Severe thunderstorms are a common weather hazard in Northwest Arkansas and the River Valley, but what are they? A severe thunderstorm is defined as having at least one of the following criteria:
- Wind gusts of 58 mph or greater
- Quarter-size hail or larger (1-inch or more in diameter)
In anticipating of these storms, the National Weather Service (NWS) may issue a severe thunderstorm watch.
Severe Thunderstorm Watch
A severe thunderstorm watch will be issued for an area when ingredients are beginning to come together that could lead to severe thunderstorm development.
Issued by the Storm Prediction Center (SPC), severe thunderstorm watches can cover widespread areas (sometimes multiple states at once). They can last for several hours as the severe weather pushes through the region.
What does this mean for you and your family? Watch the sky and monitor the weather.
A severe thunderstorm watch does not mean severe storms are necessarily occurring at that moment. If a severe thunderstorm warning is issued, that is when you need to take action.
Severe Thunderstorm Warning (Traditional)
Severe thunderstorm warnings may be issued by your local NWS forecast office if at least one of the aforementioned requirements for severe thunderstorms is met. They are smaller than watches in coverage size and are generally short-lived (generally an hour or less). If a warning is issued, then severe thunderstorm conditions are imminent or occurring and you need to take action.
If you are outside, head into a building (especially if you can see lightning or hear thunder) and remain away from windows. Severe thunderstorms can produce wind gusts that cause damage to windows and break them. While you may think it’s unlikely this will happen to you, it’s always better to be safe than sorry in the end.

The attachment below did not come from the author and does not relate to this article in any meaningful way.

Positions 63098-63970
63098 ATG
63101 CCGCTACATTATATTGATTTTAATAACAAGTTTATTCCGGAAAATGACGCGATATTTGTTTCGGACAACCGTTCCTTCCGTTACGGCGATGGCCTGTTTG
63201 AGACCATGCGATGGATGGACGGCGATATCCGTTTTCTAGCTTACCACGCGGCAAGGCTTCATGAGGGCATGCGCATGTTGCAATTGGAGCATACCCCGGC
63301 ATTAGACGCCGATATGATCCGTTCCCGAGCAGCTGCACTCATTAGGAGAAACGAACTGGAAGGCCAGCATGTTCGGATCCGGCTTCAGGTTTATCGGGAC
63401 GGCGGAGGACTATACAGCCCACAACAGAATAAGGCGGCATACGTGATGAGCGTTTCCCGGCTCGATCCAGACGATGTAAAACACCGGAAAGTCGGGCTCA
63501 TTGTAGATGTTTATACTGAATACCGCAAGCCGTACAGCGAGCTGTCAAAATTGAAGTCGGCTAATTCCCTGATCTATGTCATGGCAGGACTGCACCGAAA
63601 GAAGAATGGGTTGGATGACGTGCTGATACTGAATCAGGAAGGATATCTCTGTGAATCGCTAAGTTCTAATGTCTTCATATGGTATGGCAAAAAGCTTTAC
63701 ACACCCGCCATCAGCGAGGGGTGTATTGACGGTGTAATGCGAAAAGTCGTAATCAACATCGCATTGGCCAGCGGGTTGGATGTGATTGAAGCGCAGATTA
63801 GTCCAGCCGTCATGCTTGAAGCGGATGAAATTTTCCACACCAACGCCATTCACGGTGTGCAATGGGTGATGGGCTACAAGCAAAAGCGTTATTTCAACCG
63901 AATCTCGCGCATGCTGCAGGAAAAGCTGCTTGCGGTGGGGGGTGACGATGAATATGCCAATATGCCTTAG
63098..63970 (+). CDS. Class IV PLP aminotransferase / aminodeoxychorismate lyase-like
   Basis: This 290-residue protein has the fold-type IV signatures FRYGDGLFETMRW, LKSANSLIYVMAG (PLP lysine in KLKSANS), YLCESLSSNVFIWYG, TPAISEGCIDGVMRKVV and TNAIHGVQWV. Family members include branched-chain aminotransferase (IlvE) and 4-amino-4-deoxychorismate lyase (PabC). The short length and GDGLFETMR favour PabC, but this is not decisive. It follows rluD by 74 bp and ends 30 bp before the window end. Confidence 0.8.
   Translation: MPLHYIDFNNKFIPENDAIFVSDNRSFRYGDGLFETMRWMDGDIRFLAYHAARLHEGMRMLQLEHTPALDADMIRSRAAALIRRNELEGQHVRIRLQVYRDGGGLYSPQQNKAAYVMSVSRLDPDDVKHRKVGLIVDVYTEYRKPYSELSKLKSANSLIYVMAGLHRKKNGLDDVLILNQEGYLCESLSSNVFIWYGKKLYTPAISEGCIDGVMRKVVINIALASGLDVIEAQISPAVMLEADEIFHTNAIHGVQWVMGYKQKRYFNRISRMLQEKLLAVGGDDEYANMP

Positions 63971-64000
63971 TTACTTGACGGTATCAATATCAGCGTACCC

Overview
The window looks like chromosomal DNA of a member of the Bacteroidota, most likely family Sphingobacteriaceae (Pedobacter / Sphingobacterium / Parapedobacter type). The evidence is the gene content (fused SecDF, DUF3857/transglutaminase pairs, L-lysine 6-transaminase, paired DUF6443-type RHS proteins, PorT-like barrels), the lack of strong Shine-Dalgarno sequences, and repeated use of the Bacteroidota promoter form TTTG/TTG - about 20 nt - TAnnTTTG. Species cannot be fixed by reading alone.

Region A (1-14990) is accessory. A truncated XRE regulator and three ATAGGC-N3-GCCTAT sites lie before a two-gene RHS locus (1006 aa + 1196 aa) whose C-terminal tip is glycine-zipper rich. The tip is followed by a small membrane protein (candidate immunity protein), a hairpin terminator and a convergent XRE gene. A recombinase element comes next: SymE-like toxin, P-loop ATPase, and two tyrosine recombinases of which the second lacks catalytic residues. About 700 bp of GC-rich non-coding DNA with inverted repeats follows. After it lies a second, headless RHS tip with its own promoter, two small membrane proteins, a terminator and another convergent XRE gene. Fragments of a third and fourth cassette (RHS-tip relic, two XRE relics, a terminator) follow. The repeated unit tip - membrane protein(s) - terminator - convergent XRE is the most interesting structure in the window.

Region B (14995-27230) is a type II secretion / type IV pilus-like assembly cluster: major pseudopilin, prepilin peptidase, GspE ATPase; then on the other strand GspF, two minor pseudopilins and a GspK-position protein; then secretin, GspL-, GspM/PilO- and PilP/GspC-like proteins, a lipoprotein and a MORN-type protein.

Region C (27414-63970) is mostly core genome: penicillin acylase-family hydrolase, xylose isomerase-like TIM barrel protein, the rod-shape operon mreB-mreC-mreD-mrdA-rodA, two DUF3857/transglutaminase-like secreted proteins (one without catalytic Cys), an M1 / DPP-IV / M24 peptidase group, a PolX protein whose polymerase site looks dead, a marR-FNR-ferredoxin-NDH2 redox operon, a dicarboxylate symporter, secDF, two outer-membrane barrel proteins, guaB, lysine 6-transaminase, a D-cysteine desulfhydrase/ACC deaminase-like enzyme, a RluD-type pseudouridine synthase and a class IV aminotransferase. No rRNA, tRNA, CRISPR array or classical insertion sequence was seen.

True or false – you can only get severe t-storm warnings if a watch was issued ahead of time.
FALSE. While more widespread severe thunderstorm events generally have a watch ahead of time, there is no requirement that a severe thunderstorm watch needs to be issued before a severe thunderstorm warning. We’ve had numerous examples of this in Northwest Arkansas and the River Valley. Sometimes thunderstorms just get an extra “kick” and develop stronger than the models suggested.
This is why it is important to ALWAYS pay attention to the weather, especially if you are going to be outdoors. Keep in mind a thunderstorm does not need to be severe to be dangerous.
Severe Thunderstorm Warning (Tornado Possible Tag)
Remember those three ways you can get a severe thunderstorm warning? One of the ways is to have a thunderstorm produce a tornado.
If a severe thunderstorm is capable of producing a tornado, the NWS may issued a “tornado possible tag” within the severe thunderstorm warning.
Why not just issue a tornado warning? There are a few reasons for this.
- First, a severe thunderstorm may not be producing a tornado at that time, but the environment is very favorable for the rapid development of one. Instead of issuing tornado warnings and making everyone take cover when there is nothing happening yet, the NWS will issue this tag to warn the public of the potential danger down the road.
- Second, a severe thunderstorm may appear to be in the beginning stages of tornado development on the radar. However, some of these signs can also point to other things, such as straight-line damaging winds. Using the tag warns the public without triggering a tornado warning and increasing the number of false alarms an area experiences.
If this tag is issued by the NWS service and you’re watching your NWA Weather Authority team, a dark orange outline will appear around the severe thunderstorm warning (example below). In a traditional warning without this tag, this outline will be the lighter orange you see filling in the polygon.
Regardless if a thunderstorm is severe or not, they are all potentially dangerous. All thunderstorms produce lightning by definition (you can’t have thunder without lightning). This is why you always want to go inside during a thunderstorm. As the saying goes – “When Thunder Roars, Go Indoors“.
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